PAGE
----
By Baylee Ritter
In public relations, strong writing is always stressed but never talked about. Although PR students learn how to write press releases and craft social media posts, we never learn how to skillfully wield a pen. How does one become a strong writer? Is it something that can be taught? According to a panelist of PR pros, strong writing can’t be taught but it can be inspired.
Earlier this week, a panel of PR practitioners, recent DePaul grads and an executive recruiter, served as a source of inspiration for a group of students at a DePaul PRSSA meeting. The panelists shared their top four writing tips and suggested ways to find inspiration in everything.
1. Consistency is Key
The key to acing the writing test, and landing the PR job of your dreams, is consistency in your writing. Your emails, cover letter and resume must be grammatically correct and free of AP errors. Everything you submit to an employer is a representation of your skills. Sadly, your score on the writing test will mean very little if your emails are full of typos or misspellings.
2. Bring Your Writing to Life
There is a distinct difference between good writing and strong writing. Strong writing is full of vivid detail and concrete language. To create that detail, strong writers typically tell a story and bring their ideas to life with imagery and expressive prose. As long as you avoid jargon, storytelling is one of the easiest ways to bring your writing to life.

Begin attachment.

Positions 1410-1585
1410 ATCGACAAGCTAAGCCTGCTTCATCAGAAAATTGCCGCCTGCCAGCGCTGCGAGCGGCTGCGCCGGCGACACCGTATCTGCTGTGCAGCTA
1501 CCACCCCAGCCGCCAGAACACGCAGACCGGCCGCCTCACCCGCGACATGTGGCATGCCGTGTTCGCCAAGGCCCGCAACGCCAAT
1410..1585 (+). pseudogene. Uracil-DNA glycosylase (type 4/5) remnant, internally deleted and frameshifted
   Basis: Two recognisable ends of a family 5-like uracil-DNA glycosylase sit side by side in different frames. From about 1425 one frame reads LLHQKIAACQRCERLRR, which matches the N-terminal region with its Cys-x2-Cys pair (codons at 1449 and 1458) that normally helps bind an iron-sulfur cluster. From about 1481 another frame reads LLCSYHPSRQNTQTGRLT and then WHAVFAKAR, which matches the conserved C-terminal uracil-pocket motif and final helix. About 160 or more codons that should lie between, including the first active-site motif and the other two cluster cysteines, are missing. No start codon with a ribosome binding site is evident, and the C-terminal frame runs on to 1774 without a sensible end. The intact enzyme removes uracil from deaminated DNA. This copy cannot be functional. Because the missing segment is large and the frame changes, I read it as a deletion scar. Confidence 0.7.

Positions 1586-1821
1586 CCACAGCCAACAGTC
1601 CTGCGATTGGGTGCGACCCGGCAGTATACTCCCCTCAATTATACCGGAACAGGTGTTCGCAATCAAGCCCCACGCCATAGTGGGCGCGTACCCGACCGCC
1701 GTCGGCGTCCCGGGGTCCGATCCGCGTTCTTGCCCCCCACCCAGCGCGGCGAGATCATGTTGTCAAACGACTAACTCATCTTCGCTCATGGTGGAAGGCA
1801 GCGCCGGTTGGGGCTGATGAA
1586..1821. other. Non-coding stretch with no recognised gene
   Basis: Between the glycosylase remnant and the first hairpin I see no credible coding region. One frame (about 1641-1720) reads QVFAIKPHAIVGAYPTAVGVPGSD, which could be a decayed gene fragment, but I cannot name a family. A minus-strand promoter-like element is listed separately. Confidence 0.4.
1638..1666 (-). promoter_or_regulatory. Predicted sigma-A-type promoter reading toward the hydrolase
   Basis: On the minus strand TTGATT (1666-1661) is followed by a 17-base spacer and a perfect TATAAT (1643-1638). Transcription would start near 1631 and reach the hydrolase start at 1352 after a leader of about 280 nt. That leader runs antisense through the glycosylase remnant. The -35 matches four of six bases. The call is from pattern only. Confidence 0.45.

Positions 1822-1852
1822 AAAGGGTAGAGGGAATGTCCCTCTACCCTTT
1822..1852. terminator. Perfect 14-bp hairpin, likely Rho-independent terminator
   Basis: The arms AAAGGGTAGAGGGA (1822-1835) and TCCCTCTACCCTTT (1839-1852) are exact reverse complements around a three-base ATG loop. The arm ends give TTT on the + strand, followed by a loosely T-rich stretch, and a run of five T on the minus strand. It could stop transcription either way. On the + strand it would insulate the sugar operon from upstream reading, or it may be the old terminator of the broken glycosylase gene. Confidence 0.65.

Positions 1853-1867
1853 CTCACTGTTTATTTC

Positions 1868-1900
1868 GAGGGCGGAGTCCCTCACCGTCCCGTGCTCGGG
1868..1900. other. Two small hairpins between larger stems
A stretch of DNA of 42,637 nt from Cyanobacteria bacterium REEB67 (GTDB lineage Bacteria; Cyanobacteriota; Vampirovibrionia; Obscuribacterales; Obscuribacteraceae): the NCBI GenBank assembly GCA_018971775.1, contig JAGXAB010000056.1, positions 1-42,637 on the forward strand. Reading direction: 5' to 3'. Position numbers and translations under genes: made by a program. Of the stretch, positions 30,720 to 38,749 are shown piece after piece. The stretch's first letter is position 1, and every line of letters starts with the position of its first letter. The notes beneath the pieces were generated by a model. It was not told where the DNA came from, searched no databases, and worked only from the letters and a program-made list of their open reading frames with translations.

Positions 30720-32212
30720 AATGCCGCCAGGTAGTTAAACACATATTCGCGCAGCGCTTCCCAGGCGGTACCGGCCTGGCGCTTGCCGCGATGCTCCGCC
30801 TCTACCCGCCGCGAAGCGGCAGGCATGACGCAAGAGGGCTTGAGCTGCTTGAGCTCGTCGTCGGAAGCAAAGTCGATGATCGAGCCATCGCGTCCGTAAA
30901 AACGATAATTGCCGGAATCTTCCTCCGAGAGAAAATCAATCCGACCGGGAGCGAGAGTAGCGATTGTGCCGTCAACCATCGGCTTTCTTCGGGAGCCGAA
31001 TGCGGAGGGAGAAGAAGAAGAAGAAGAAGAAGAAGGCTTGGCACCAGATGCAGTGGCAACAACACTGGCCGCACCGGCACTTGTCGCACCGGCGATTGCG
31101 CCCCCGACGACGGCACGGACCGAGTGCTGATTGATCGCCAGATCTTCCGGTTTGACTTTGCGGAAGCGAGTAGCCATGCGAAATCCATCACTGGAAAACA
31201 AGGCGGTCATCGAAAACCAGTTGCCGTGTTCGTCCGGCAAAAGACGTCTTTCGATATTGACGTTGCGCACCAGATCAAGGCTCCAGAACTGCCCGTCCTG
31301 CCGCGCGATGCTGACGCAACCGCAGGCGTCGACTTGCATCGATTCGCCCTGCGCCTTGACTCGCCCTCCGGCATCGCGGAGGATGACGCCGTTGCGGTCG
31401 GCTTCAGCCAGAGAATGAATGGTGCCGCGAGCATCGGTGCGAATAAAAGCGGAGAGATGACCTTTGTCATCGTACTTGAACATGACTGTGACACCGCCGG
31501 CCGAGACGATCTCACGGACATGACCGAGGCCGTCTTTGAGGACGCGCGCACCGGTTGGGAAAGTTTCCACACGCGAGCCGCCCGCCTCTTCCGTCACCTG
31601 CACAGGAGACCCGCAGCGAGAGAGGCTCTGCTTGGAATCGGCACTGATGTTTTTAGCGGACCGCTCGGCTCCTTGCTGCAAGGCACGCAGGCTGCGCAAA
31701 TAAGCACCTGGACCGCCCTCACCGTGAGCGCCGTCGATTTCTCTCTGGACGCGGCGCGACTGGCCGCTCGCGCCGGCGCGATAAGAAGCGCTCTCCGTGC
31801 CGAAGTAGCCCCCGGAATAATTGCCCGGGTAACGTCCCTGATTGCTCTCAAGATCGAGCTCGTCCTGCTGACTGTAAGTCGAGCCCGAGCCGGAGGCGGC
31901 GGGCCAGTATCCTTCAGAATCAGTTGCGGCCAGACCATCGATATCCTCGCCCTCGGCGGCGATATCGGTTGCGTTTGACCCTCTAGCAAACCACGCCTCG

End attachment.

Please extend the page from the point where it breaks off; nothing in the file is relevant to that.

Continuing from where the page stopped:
3. Have a Big Media Diet
Many people credit their strong writing to strong reading. Although accurate, it’s important to remember to consume all types of media. A big media diet is the key to finding inspiration. Listening to podcasts and public radio is a great way to get inspired on the go. If you are more of a visual learner, curate your social media feeds to reflect brain stimulating content. Media is a great source of inspiration for your writing.
4. Get Out of Your Comfort Zone
When you fall into a comfortable routine, you stop pushing yourself to grow and expand your horizons. When that happens, your ideas and thoughts start to lack creativity. Pushing yourself outside of your comfort zone will provide fresh inspiration and increase your knowledge – which will improve your writing skills in the long run. The key to finding comfort outside of your comfort zone is starting small. Introduce yourself to new people or try a new cuisine. Starting small will make change less intimidating.
I urge you to find inspiration in all things. From books to new restaurants, finding creativity and insight in new things is the key to becoming a strong writer.
- Jill Stewart – Adjunct Professor, DePaul University
- Lynn Hazan – President, Lynn Hazan & Associates, Inc.
- Aray Rivera – Internal Communication Specialist, Howard Brown Health.
- Marla Krause – Journalism Instructor, DePaul University
- Richie Roesner – Associate, Hill+Knowlton Strategies
- Maggie Orchard – Marketing Manager, Agency 360, Ice Crew Member/Fan Ambassador, Chicago Black Hawks
Baylee Ritter is a senior double majoring in public relations and advertising and communication studies and minoring in environmental communications. She is an environmental educator and activist who is passionate about storytelling. Baylee is currently interning at The Ocean Project and Climate Resilience Consulting. In the future, she hopes to work in corporate social responsibility or environmental campaign strategy.